The murder in Barrow last week is one of those horrible, horrible moments in time. Most of us can’t imagine walking into someone’s house and blasting a shotgun at another person’s face. So while psychologists may be able to help us understand the mind of someone who does, comprehension will never translate into any empathy. That action will always remain over a line the majority of us will never cross.
Because this happened in Barrow, it feels very personal to me. I still think of Barrow as home. I’ve known the alleged murderer since he was a very young man. I know the rumors and quiet whispers that can often follow someone with a criminal record like his in a small town, the things said in private but never discussed in public.
On the day that Bun Bun Fischer was first arraigned, his family sat in the courtroom in mute support. They’d been advised they could not speak to him in the courtroom. And they didn’t because they respected the courtroom and what it stood for. When the hearing was over and the press asked for comments, Bun Bun’s sister stated that while he had his problems, he was a loving father and a good family man. Earlier in the news article in which her statement appeared, there was a list of Bun Bun’s recent run-ins with the police. Those run-ins included an incident in which he held his 6 year old daughter up as a human shield when faced with being tasered by police. There are some who might argue that that action is the antithesis of a good family man. And they would be right. Most fathers reading this right now would instinctively push their daughters behind them to protect them.
So what’s reality here? Is this just a loving and distraught sister protesting that her brother is more than a murderer, more than the picture the charges against him paint? I have a brother so I know my instinct would be to always stand up for him. But is there more to it than that? Is this an example of the mentality that exists in communities in which domestic violence is so commonplace that calling someone who abused his family a “good family man and loving father” is viewed as true and appropriate? Is this the new norm? All you have to do is hunt and feed your family. Is that our new minimum standard that forgives all violent acts?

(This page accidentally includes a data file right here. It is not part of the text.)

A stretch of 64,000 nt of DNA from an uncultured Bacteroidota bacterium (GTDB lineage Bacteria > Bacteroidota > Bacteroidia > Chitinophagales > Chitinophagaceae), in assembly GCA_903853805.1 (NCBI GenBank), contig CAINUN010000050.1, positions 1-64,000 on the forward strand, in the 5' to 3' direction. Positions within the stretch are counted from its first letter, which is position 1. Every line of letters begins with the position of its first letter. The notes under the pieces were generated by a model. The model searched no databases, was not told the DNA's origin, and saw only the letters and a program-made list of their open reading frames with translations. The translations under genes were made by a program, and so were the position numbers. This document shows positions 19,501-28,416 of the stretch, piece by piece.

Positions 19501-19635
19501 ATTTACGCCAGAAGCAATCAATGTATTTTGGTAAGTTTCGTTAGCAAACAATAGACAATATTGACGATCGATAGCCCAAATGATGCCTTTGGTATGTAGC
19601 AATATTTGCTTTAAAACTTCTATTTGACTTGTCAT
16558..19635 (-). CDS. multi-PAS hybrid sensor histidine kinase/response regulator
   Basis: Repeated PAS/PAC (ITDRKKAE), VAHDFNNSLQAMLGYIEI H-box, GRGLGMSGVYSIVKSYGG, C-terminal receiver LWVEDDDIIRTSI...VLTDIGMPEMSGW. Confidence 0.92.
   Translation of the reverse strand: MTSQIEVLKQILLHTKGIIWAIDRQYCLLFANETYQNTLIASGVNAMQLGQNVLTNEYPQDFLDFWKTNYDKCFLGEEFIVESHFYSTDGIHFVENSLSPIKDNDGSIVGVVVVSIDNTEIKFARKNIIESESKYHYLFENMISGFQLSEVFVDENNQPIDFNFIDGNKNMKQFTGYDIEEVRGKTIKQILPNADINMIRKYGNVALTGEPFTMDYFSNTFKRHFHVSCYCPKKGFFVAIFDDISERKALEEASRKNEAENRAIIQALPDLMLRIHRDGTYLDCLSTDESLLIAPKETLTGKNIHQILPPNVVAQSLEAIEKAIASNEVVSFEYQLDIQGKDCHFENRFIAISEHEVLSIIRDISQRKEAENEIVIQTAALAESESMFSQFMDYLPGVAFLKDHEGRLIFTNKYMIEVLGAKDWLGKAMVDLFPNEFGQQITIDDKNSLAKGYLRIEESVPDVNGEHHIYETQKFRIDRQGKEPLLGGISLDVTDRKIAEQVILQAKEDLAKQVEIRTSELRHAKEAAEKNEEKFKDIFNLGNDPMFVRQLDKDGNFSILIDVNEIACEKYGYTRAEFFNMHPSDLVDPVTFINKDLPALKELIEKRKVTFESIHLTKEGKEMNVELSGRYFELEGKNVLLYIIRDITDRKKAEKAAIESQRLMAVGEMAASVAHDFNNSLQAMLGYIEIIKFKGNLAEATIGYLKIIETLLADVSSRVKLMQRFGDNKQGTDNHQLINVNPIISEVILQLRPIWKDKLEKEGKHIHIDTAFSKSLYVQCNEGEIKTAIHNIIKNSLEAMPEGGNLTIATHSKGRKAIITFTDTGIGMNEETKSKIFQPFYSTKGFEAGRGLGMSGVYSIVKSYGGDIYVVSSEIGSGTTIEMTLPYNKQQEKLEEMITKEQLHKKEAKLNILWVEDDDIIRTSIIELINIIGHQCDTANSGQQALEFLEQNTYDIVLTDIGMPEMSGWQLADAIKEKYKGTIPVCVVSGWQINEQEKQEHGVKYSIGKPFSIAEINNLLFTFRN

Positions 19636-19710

Last week I wrote about my belief that if the good men in our villages do not take a visible and vocal stand against abusers, then the abuse will never stop. Bun Bun’s court records show over twenty years of involvement with the criminal justice system, with most of those encounters involving harassment, domestic violence or other violent charges. Yet Bun Bun was a member of a whaling crew. I’m willing to bed that not one of the men on that crew ever suggested that a man who beat his significant other or was generally so violent should have such a place of honor. Yes, he needed to whale to feed his family. But what a powerful message could have been sent by those whalers if they’d told him he couldn’t have the honor of being a whaler unless he started acting like a true Inupiaq, respecting his cultural values. And then those whalers could have brought his family an extra share of their take to make sure the family did not suffer because of his actions.
Instead, he hunted and whaled during the day and committed repeated acts of violence at night. And again the question must be raised. Why would the good men of any community allow someone with his history to be part of their crews, their hunting parties, their world? Had he been shunned years ago when he first started accumulating a two page criminal court record, had his actions caused him to be ostracized from his peers, maybe he would have had a greater incentive to clean up his act and become a real man. Instead, everyone looked the other way. Now one man is dead and the other will likely spend the rest of his days just remembering what it felt to be out on the ice in spring, because he will probably never actually be on it again.